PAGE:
The authorities also have a lot of responsibility in the handling of sexual abuse complaints where children are concerned. When evidence is collected from the child, it is essential that it be done by a trained professional (psychologist, etc.), so that the process of reporting of abuses is not a new trial that she has to go through. Increasingly countries also have access to video recordings to spare the child from going through the traumatising repetition of what she has gone through.
We would like to point out that at the bottom of each page of the site www.CyberDodo.org you can see a child with a red banner bearing the word ‘SOS’; by clicking on the words ‘Find help’ right next to him, anyone can have access to aid services and the help available for children from his country.
If any information is missing, please send it to us by contacting (at) cyberdodo.com; we will immediately update the list.
There is also an instrument available to help you make online reports of abuse committed against children: Virtual Global Task Force
To see the cartoon on the fight against child sexual abuse, click here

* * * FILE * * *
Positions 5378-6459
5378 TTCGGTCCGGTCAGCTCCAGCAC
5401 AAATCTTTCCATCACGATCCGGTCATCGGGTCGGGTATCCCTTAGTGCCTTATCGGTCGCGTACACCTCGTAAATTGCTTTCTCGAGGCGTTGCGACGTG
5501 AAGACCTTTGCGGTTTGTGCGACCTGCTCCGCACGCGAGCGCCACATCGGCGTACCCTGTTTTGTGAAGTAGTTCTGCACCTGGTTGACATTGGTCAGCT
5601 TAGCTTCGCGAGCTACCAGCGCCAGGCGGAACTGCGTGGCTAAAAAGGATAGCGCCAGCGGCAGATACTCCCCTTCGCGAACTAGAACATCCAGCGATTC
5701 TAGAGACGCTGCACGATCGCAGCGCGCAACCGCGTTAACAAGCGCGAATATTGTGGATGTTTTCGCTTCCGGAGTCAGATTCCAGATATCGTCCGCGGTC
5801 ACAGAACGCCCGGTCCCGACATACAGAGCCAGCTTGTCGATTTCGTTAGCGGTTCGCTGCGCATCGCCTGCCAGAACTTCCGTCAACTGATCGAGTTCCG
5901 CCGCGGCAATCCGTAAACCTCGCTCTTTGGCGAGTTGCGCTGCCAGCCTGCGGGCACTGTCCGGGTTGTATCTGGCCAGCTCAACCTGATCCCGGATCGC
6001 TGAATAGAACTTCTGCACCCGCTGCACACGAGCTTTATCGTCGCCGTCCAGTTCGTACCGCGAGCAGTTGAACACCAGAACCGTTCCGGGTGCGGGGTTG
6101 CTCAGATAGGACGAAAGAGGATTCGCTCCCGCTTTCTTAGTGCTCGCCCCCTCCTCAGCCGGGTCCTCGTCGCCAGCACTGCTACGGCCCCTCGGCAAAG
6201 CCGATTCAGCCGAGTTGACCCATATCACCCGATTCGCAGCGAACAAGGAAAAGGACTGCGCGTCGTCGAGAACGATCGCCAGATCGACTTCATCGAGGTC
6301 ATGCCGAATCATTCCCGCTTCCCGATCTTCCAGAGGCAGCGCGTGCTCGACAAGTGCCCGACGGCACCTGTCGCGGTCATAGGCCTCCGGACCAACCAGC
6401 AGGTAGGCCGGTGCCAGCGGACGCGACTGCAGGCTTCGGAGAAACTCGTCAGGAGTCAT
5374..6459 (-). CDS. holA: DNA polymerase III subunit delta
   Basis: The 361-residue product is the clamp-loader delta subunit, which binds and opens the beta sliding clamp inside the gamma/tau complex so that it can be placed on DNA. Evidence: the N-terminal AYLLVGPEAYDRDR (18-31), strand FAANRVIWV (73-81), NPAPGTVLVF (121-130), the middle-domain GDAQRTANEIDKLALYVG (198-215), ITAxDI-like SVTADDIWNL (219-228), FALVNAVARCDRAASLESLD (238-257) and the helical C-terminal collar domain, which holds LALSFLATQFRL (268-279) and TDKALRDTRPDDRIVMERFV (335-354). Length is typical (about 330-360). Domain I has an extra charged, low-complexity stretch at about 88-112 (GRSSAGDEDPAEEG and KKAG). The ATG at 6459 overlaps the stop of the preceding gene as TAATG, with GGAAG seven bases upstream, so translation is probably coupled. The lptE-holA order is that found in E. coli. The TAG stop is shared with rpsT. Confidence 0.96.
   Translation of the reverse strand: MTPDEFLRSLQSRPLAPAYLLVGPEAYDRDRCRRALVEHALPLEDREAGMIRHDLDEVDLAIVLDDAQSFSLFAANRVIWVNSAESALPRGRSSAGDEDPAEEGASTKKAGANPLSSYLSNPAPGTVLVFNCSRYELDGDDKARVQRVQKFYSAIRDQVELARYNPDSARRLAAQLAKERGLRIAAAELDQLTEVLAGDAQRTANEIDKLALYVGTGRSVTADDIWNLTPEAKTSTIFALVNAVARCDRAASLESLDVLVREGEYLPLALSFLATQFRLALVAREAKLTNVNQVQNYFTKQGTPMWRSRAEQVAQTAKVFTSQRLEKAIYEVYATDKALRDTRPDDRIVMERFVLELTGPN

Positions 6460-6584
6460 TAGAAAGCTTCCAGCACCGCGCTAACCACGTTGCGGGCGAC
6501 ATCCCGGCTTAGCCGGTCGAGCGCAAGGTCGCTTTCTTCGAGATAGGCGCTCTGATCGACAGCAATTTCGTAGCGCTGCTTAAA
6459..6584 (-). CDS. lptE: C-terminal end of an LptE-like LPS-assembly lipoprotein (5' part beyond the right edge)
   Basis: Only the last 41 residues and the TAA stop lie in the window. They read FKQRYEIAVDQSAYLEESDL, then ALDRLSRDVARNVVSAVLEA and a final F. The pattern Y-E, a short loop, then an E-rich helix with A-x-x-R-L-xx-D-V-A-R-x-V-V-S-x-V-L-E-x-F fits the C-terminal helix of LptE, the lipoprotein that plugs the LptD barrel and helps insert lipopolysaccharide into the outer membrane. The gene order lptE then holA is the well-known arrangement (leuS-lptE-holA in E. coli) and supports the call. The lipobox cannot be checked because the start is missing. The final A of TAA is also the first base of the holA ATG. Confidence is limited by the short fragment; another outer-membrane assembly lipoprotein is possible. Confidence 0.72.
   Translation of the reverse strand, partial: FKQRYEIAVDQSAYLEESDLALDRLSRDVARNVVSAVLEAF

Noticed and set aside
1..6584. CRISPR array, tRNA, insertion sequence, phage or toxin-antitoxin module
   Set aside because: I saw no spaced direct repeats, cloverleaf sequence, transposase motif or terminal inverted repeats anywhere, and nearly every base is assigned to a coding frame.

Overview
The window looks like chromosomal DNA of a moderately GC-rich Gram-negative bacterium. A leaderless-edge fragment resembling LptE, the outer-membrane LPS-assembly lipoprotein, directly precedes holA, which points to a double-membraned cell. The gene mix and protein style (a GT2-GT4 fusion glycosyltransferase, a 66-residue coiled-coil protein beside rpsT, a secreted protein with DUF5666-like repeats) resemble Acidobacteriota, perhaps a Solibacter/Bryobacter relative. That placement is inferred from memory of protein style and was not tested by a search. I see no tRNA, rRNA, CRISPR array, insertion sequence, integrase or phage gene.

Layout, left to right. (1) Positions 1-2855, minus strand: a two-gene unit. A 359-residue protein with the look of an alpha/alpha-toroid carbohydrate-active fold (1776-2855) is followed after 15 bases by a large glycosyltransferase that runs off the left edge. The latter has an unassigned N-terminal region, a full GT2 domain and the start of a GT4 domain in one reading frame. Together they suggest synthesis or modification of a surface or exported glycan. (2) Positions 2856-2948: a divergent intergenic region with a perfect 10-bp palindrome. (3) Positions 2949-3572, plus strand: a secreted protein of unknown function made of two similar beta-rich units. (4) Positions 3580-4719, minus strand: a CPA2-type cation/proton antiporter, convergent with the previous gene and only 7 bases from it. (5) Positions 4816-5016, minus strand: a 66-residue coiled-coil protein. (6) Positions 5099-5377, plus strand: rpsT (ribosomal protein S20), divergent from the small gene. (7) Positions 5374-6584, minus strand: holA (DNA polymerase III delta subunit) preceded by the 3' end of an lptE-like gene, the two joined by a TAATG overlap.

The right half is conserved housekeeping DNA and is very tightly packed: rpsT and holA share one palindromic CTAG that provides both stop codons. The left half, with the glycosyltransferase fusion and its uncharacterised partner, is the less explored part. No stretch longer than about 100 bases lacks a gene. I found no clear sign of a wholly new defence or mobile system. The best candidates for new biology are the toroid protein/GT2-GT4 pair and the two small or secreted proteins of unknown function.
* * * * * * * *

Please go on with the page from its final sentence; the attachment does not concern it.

For the quiz, click here
For the game, click here
© CyberDodo Productions
Unfortunately there are several forms of child sexual abuse, including prostitution, to which millions have been subjected and this is the topic of a CyberDodo case file that you can look at by clicking here.
Child sexual abuse can be defined as involving a child (that is, a human being aged less than 18 years) in sexual activities that he has no desire to be involved in, that he cannot understand, that are incompatible with his development and/or his age, and which he is forced into by an authority figure, through violence or seduction, etc.
The first stage in approaching this painful theme is to give children a definition they can understand. Why? Because, true to its motto:
‘Freedom comes through knowledge!’
The CyberDodo team consisting of psychologists, experts, educators and of course their families has the ambition of informing children, so that they can demand respect for the Rights they are guaranteed by the Convention.